What is Welfare for Laying Hens?

ANALYSIS - The recent trend of retailers and foodservice providers moving to ‘cage-free’ eggs has left many egg producers wondering how these demands will be met within the stated timelines, writes ThePoultrySite's editor Alice Mitchell.
calendar icon 21 June 2016
clock icon 3 minute read

Some egg associations are still speaking out against the move, saying it will not improve welfare, and Egg Farmers of Canada have come out in favour of enriched colony cages as part of the transition to higher welfare production methods.

However, a member of McDonald’s management said that enriched housing means nothing to consumers, and all the public wants is hens to be out of cages.

British egg producers are looking across the pond with interest, as I heard at the British Pig and Poultry Fair last month.

It is not long since farmers made huge investments to transfer away from barren battery cages to enriched colony cages, to comply with European rules.

There are worries that retailers may soon want to move to entirely cage-free in Britain, too. Once one retailer starts to do this, the American example shows that other retailers may follow, and this would make all that investment pointless as they then have to switch to yet another production method.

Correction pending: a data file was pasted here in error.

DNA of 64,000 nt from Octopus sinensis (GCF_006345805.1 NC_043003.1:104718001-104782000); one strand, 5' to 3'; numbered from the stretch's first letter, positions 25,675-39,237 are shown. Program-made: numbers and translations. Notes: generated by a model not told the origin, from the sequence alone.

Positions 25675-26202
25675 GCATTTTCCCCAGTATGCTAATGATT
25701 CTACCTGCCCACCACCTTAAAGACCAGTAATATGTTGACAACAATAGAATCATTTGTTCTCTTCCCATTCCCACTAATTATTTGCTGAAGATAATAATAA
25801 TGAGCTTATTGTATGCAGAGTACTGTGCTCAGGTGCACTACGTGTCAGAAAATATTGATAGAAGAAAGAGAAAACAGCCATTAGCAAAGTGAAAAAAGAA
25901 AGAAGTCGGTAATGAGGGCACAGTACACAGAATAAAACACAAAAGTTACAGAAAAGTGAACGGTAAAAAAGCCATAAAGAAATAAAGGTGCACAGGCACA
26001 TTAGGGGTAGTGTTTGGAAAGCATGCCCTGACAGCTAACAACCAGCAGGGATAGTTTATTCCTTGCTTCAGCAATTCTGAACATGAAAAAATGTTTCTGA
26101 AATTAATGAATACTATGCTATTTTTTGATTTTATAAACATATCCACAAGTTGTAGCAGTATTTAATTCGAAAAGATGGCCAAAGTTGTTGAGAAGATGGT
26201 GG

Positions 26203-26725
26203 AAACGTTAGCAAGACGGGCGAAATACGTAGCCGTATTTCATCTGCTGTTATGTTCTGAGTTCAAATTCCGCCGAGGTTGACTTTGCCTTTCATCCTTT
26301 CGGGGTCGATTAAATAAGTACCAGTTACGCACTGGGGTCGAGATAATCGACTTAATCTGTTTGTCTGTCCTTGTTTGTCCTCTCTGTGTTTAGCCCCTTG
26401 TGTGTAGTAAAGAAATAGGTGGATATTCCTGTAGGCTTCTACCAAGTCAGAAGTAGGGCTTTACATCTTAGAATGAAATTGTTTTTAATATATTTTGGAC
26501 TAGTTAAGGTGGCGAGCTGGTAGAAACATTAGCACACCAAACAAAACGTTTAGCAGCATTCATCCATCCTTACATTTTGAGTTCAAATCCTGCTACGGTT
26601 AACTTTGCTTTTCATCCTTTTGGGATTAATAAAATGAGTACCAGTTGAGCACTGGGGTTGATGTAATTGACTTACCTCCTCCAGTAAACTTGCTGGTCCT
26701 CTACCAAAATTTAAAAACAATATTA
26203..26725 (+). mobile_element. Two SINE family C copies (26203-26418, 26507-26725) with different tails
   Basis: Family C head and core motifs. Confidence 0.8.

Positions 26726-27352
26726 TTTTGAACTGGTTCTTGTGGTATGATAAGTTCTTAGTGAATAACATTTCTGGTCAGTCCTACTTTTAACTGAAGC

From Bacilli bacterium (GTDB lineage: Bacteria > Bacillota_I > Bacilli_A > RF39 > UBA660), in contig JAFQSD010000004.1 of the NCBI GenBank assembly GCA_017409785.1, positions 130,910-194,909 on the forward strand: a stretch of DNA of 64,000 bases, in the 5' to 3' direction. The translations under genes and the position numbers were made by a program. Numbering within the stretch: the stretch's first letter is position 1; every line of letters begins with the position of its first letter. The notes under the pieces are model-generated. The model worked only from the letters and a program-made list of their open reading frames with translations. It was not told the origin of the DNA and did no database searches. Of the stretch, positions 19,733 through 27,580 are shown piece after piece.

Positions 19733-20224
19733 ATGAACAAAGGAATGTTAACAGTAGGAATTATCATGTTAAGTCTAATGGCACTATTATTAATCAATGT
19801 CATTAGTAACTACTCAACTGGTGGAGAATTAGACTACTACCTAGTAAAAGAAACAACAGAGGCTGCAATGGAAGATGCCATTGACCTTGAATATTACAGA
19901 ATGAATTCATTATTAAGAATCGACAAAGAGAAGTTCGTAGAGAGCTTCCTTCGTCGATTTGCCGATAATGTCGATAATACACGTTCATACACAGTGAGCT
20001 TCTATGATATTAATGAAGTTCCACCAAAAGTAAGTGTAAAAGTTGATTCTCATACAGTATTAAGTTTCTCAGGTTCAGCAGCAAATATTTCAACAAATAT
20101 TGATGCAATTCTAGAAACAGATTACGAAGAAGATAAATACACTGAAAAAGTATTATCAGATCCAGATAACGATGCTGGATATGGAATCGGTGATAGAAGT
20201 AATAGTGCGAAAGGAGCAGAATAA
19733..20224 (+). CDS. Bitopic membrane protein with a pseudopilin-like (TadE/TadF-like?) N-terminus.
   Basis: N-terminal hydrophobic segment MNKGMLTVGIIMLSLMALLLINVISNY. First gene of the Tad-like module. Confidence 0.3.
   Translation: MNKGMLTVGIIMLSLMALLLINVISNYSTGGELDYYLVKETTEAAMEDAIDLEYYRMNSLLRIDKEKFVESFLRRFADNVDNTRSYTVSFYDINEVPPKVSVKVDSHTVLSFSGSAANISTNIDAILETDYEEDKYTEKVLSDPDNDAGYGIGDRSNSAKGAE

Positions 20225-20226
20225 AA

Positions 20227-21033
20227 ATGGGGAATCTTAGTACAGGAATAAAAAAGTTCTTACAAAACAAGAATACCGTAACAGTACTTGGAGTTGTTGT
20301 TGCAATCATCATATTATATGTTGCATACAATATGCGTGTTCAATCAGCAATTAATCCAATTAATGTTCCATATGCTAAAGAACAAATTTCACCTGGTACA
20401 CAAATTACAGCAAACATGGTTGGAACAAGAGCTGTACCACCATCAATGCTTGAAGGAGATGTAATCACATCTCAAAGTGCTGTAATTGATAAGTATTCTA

Aldi UK has already announced a move to entirely cage-free, with the NFU raising concerns that poultry farmers’ investments in enriched housing may be overlooked.

But will all this actually improve welfare for the hens?

Poultry expert Guillermo Zavala is worried that hens roaming outside are more vulnerable to all kinds of diseases and infections that cause them suffering, including avian influenza. This may mean more medication needs to be used on these birds – but there is also consumer pressure to remove antibiotics from poultry production, limiting vets’ options.

Free-range hens also tend to engage more in feather pecking, with adverse consequences for bird welfare.

On the other hand, Dr Zavala says birds subject to any form of confinement, not just in cages, will be subject to physical trauma, as they knock themselves more and there is more competition.

Leaving us with the question, what is welfare? There seems to be no perfect answer for the hens yet. Research and good management are needed to make welfare the best it can be within the systems that we have available.

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